Archive for September, 2007
While cleaning out the room that is going to become the nursery for baby #2, I came across a lot of cool stuff that had been packed up by the movers and had never been unpacked – I simply dumped the boxes in an unused room and shut the door on it all. Among the stuff I found in one box was this commemorative bottle of Coke from Superbowl 34, in Atlanta, GA, in 2000.
I know that nobody in my family lived in Atlanta, and likewise nobody has been to any Superbowl, so I'm somewhat unsure how this came into my possession. Nevertheless, it was in one of the boxes, and I figured what better use would it have than becoming the focus of a blog post for me? Plus, it's not every day one can brag about drinking a 7-year-old bottle of Coke. Scotch, yes. Coke, no. (And if you CAN brag every day about drinking a 7-year-old bottle of Coke…there might be something wrong with you…)
I placed the Coke in the fridge to let it chill a bit while I worked out the proper questions and hypotheses for this experiment:
1. Will the 7-year-old Coke cause me any kind of bodily harm if I ingest it?
- Hypothesis #1 – I expect no physical harm will come from drinking the Coke. I will have my wife standing by on-call in case I'm wrong.
2. Will the 7-year-old Coke retain any of its carbonation?
- Hypothesis #2 – I think the Coke will retain some of its carbonation, but not as much as when it was originally bottled.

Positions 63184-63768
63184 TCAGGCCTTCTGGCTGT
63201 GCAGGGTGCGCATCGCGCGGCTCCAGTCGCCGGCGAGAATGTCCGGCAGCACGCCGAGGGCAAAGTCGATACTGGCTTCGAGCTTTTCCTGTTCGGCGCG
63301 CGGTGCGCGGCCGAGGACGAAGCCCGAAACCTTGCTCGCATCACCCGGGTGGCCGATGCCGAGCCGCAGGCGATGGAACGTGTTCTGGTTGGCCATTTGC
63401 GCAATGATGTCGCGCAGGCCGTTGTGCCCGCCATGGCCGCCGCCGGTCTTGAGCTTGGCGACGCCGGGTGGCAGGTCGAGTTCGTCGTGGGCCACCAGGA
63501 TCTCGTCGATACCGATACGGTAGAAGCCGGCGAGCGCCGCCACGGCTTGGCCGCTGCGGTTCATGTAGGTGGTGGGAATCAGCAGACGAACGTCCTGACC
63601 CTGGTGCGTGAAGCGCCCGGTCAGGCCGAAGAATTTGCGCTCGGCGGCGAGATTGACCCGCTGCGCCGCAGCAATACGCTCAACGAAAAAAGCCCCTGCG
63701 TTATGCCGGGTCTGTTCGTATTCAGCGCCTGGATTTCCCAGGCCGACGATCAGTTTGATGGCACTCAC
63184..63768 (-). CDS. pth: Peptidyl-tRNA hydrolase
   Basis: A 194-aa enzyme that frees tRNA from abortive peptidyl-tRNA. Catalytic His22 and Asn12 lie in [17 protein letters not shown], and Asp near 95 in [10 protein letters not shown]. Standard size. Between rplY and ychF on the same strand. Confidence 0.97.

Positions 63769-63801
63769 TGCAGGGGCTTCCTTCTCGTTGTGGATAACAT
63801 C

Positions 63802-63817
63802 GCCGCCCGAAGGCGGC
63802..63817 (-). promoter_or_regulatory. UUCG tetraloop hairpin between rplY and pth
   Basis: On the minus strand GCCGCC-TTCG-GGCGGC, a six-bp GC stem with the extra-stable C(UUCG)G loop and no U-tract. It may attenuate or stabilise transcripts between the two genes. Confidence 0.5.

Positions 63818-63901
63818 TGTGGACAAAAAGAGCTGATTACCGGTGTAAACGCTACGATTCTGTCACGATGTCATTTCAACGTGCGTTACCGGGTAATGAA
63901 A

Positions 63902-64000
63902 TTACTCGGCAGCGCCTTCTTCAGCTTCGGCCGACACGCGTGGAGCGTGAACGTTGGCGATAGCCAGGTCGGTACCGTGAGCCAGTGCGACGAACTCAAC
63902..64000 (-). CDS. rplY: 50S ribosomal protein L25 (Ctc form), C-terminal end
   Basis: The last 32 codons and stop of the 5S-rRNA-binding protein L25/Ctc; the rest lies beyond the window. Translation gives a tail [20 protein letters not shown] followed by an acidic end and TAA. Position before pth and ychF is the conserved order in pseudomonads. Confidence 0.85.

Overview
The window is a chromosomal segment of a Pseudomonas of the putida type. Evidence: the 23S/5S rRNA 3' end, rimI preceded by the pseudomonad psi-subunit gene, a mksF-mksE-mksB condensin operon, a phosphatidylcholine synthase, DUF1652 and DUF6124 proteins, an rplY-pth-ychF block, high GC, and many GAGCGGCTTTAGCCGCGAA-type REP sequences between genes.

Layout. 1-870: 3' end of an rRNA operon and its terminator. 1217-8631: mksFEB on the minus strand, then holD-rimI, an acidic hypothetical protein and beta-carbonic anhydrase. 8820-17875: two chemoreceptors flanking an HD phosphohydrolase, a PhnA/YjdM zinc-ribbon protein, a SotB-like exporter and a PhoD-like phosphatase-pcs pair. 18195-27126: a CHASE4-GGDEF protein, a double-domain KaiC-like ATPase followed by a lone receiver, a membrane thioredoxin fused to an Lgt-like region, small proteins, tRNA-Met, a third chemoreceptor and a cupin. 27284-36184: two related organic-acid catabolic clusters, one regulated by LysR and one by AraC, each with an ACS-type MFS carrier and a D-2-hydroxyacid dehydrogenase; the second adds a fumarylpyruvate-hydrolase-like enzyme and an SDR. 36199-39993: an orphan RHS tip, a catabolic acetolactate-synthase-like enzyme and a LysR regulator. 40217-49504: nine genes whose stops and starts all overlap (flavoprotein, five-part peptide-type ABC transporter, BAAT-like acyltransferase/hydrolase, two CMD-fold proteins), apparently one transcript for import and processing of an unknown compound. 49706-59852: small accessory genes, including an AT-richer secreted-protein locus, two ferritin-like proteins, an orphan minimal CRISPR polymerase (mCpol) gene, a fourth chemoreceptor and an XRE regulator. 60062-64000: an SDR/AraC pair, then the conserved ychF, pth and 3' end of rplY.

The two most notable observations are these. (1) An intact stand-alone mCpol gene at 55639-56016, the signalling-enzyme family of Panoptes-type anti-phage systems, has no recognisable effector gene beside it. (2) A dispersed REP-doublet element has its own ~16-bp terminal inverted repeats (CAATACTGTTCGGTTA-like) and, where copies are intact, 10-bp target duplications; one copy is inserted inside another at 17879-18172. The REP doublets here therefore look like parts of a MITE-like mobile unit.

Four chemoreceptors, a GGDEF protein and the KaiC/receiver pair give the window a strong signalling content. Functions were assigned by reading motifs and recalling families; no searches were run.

3. Will the 7-year-old Coke taste the same as a Coke from 2007?
- Hypothesis #3 – I think the Coke will taste about the same.
4. Will the 7-year-old Coke provide for interesting blog fodder?
- Hypothesis #4 – I doubt that this experiment will be interesting in any way. But writing it up might let me procrastinate a bit when I should be doing other things!
After the Coke was sufficiently cold, I removed it from the refrigerator and opened the bottle. I expected to hear the familiar *chk-hisssssss* of a bottle of soda being opened, but the bottle was dead silent. Hypothesis #2 – Incorrect. Absolutely no carbonation was left in the bottle. I guess the bottle cap is not a sufficient air-tight seal to prevent the eventual leakage of the CO2 out of the bottle.
I took a sip of the Coke, and found it to be completely flat, but otherwise normal-tasting. Comparing it to a handy can of Coke I had opened just before the experiment, I found the two samples to be almost identical in taste, with the exception coming from the carbonation present in the can of coke. It seems the Coke recipe was unchanged (or at least, not enough to warrant a change in taste), and the years had not marred the syrupy-sweet flavor of the drink. Hypothesis #3 – Correct.
Since I have been known to drink 2-liter bottles of soda after they've gone flat, I had no problem finishing off the 8 ounce bottle of 7-year-old Coke. I kept a close monitor on how I felt, but noticed no change that I could attribute to the soda. Hypothesis #1 – Correct.
So overall, I would not recommend drinking 7-year-old Cokes. Unless you like flat sodas. But if you're going to let something age, I would recommend it be that barrel of scotch, not a bottle of soda. After all, you can let a brand new soda go flat by just leaving it out overnight. No need to take up valuable storage space in your moving boxes with commemorative bottles that you'll just laugh at 7 years later.
Oh yeah. Hypothesis #4? I think that's up for you to decide. Leave a comment to this post to help me out….in the interest of science, of course!